The Assembly Health Committee on Tuesday approved a number of key health consumer protections. The measures would expand guarantees of coverage to Californians who are underinsured, uninsured or, in some cases, just plain inadequately served by their health care providers.

One of the bills would sharply increase civil fines in response to the insurer practice of retroactively canceling policies after patients become sick and need expensive treatments. Another would address a vast, and quickly expanding, demographic of the uninsured–young adults transitioning between school and careers that offer financial stability and benefits.

Yet another would require insurance brokers and employees to reveal their financial interests-such as paid commissions – in selling certain health care policies. One measure would require private providers to cover more of the costs of doctor-ordered medical equipment, something Medicaid and MediCal already do.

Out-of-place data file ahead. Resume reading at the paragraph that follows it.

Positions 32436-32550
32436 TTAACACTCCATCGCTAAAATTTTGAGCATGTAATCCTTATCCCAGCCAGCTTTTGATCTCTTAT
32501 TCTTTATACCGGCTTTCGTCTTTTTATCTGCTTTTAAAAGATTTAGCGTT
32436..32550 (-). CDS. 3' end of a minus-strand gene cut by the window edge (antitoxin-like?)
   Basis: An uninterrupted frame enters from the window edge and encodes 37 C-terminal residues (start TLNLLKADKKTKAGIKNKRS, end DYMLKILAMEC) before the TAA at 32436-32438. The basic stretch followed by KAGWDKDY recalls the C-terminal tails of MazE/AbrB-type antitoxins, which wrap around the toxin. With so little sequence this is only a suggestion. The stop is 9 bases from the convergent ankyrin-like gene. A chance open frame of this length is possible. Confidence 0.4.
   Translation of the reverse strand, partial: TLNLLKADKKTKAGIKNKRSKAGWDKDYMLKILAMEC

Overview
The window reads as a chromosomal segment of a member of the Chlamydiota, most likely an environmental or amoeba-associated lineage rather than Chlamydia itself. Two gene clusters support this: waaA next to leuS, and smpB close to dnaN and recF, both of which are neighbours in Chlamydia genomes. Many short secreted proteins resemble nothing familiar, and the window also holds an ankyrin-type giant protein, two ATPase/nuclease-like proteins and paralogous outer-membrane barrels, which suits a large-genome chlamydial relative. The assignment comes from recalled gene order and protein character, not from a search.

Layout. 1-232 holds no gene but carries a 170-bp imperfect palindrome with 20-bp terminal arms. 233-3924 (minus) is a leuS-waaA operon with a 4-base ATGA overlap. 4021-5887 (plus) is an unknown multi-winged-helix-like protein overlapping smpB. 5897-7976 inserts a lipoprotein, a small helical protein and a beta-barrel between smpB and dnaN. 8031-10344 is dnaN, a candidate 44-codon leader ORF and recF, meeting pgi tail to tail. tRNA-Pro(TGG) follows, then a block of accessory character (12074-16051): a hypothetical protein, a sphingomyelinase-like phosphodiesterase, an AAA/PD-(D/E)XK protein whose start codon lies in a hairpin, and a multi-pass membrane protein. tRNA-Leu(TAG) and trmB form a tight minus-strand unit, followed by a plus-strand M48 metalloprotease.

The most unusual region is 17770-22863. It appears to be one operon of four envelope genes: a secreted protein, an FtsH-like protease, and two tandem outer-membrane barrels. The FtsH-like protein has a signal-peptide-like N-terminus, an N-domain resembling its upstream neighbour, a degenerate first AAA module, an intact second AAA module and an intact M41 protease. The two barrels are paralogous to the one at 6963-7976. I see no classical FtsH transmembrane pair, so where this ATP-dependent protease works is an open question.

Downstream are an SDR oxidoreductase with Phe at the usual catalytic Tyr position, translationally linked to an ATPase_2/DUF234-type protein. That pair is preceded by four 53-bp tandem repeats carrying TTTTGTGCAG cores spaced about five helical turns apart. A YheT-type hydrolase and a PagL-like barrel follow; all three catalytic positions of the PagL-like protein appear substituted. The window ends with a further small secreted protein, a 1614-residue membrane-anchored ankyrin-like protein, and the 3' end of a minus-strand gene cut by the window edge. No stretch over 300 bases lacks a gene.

See the post for the full details on AB1521 (insurers revealing their commissions), AB730 (big fines for rescissions), AB29 (raising the age limit for dependent coverage from 19 to 26) and AB214 (requiring health plans to cover durable medical equipment).  All 4 would have an immediate and tangible benefit for Californians, and all are common-sense reforms.  Fining rescissions would attack the inequities in the system and prevent fraud, as would the agent commission rule.  Raising the age limit would provide stability for those young people transitioning from college to starting a career, and adding protections for what is insured also adds stability (the fact that people can be made to pay for their own wheelchair is kind of nuts).  None of these deal with the long-term cost drivers that bust state and federal budgets, and none deal comprehensively with the crisis of the uninsured.  But all of them help, and we need to press forward on all fronts right now.